December 11, 2010

Do New Year's Resolutions Work?

I'm thinking about making a New Year's Resolution to lose weight? Is it worth doing or just a waste of time?

The average American gains about a pound during the holiday season. That doesn't sound like much, but most people continue to hold on to the extra weight permanently. So over the course of a decade, that adds up to some fairly substantial padding. It's not surprising that after the last present is opened and the calendar flips to a new year, a good percentage of us declare it's time to get in shape and lose weight.

I don't think resolutions are bad. In fact, I think they can be very productive. The problem is that by mid-January, about 30 percent of resolutioners have already slacked off, and fewer than half still stick with their plan by the six-month mark.

Why is this? I think it's because most people blurt out their resolution declarations as they are raising a glass or as they struggle with the zipper on their holiday party dress. If you want a resolution that you'll actually follow, you have to get serious about it. And so, in the spirit of shedding that bothersome holiday pound -- and holiday pounds past -- here are some ways you can give your New Year's resolutions some traction.

Base your goals on more than a fleeting thought. We all have those moments when we resolve on the spot to do something. Those moments can be a spark for change, but having a strong initial commitment helps. You need to be prepared for some hard work, commitment, and, yes, a little sacrifice. The first month is always the toughest. After that, your routine will be established and you won't have to try so hard to make it work. Psyche yourself up to take it day by day for at least 30 days. Constantly remind yourself about priorities and what it would mean to actually make your weight loss happen.

Make your resolutions specific. This is goal setting 101. Saying you want to lose weight is a pretty worthless statement. If your goal isn't definitive, how will you know when you've reached it? Saying you want to lose 10 pounds is better because it's more concrete, but be sure that your numbers are based on reality. Picking a number out of thin air or because you think you should weigh the same as Jennifer Aniston won't get you very far. Look at established measurements like body mass index, body fat percentage, or, at the very least, a height/weight chart.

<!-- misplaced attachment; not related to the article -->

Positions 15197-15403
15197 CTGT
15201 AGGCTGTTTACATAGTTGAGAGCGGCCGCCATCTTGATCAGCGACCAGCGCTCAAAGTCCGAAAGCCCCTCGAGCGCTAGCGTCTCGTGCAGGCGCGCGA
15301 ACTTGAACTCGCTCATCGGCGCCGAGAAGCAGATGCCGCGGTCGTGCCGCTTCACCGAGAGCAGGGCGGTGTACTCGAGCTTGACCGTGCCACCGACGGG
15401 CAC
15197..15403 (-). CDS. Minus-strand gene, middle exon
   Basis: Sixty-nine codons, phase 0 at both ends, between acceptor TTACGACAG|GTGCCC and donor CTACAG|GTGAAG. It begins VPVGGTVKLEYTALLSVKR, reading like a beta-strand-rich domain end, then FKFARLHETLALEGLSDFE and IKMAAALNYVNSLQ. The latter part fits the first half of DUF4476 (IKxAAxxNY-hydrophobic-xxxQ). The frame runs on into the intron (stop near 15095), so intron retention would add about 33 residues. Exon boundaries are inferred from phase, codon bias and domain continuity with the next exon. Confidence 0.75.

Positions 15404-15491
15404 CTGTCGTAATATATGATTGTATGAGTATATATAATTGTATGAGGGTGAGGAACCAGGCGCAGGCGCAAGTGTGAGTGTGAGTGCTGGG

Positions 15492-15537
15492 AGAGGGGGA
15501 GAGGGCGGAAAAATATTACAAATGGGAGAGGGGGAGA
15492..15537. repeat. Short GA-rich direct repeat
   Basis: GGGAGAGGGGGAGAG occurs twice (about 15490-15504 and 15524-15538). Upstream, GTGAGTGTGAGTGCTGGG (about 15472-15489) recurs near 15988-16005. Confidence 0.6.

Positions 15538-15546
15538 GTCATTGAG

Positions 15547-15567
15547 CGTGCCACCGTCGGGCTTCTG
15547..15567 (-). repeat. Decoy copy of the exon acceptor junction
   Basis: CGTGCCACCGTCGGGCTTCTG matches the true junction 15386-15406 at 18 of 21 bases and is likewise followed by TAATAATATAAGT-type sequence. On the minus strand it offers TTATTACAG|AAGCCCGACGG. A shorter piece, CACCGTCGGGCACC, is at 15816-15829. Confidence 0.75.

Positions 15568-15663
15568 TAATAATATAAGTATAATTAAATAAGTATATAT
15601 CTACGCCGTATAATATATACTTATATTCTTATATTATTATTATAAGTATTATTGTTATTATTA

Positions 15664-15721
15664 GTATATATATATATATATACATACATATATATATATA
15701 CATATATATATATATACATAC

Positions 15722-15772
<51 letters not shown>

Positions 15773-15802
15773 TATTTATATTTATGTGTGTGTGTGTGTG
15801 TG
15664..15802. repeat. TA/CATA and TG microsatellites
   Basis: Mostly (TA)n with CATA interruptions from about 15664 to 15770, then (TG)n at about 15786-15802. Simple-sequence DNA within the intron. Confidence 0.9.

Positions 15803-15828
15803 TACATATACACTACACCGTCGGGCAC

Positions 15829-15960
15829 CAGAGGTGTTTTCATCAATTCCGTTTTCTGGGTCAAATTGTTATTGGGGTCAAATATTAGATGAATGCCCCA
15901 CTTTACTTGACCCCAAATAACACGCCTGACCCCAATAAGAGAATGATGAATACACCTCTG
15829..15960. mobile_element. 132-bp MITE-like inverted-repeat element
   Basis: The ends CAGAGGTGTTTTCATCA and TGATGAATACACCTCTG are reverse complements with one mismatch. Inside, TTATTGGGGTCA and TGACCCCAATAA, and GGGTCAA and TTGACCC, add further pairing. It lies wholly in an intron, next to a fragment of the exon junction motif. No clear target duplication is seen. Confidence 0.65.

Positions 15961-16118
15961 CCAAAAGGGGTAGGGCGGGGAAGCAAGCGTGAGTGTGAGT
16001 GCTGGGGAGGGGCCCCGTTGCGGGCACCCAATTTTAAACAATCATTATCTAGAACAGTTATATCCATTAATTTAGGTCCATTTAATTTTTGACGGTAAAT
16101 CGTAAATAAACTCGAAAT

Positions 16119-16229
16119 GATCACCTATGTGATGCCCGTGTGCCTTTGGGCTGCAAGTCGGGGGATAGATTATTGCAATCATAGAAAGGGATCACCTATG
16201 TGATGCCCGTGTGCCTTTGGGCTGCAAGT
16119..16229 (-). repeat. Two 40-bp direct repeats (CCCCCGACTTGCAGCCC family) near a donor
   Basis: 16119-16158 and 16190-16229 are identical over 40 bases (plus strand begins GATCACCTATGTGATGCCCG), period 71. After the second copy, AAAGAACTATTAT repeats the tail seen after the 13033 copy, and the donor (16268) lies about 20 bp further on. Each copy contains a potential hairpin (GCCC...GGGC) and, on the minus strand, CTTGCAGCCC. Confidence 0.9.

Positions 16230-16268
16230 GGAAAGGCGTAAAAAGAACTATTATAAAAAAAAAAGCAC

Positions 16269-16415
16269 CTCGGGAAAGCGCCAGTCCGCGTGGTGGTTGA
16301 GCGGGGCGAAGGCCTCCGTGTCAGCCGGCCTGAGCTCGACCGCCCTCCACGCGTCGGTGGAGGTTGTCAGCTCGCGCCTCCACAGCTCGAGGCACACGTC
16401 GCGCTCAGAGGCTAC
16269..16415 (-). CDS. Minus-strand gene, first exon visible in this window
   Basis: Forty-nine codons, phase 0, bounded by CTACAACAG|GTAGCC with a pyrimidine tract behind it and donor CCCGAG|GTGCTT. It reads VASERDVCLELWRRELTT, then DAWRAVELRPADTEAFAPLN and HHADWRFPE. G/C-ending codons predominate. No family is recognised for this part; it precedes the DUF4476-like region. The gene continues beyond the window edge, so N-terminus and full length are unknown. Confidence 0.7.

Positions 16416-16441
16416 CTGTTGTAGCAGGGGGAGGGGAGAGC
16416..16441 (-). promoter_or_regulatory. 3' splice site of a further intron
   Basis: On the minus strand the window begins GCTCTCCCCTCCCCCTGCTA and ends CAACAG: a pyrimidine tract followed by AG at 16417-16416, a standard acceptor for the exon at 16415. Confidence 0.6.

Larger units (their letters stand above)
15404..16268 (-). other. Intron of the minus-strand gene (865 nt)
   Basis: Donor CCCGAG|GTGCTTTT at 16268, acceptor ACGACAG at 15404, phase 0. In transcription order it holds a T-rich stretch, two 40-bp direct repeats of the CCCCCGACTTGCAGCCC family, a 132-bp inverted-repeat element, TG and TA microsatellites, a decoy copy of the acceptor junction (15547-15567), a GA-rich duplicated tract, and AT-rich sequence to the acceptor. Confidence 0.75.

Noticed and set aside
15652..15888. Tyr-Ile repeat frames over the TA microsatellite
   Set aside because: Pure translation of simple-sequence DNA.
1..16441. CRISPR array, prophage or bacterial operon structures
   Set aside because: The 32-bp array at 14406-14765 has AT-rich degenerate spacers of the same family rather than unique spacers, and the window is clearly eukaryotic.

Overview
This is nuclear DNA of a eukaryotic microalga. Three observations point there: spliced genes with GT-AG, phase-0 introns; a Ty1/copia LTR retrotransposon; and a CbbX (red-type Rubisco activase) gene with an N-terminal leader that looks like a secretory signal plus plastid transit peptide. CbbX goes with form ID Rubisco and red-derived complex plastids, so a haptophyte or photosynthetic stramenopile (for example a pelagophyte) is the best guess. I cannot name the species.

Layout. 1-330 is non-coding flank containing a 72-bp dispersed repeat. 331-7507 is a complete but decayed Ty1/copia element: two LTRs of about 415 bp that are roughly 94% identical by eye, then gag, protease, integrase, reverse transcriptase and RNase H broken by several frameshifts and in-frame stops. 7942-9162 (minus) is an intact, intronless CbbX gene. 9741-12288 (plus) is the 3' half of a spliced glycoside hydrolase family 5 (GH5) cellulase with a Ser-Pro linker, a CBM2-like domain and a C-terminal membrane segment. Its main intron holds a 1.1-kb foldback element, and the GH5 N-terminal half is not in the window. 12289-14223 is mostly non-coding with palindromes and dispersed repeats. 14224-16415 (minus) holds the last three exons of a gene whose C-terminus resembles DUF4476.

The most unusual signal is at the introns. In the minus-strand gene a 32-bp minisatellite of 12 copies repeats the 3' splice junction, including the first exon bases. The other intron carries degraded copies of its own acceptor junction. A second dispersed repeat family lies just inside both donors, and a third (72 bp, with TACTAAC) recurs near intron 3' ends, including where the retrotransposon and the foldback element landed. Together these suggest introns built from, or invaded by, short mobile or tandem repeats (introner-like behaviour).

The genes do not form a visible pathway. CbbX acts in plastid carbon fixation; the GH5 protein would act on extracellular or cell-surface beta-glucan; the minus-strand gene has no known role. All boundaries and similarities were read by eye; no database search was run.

Create a plan of attack: It isn't enough to show up at the gym or buy a cute new workout outfit. You need to have an idea of how you're getting from point A (right now) to point B (your goal). Think through details like how often you're going to exercise, for how long, where, when and with whom. Write these details down. Post them where you can see them. Track them. Leaving it to chance virtually guarantees a crash and burn scenario.

Have a backup plan: What do you normally do when faced with temptation? Do you dig your spoon in and think, "Eh, I'll start again tomorrow"? Weak moments are inevitable. Prepare for them. When faced with brownies, mashed potatoes or buttered noodles, have a coping strategy in mind. You could laminate a card with your goals on them, keep inspirational pictures at hand or try 10 deep breaths. Whatever gets you through.

Track your progress: I can't stress this enough: Keep an exercise and eating diary. Research shows it can double your weight loss. Write down as much detail as you can think of. This will create a blueprint of your accomplishments -- and failures. If you succeed, you have a step-by-step guide outlining exactly how you did it. If you fail, the reasons are often contained on the pages of your log.

OK, so that's my opinion on New Year's Resolutions. What's yours? I'd like to hear what your resolutions are and how you plan to make them come true. Post your thoughts here or tweet 
me. Happy holidays!

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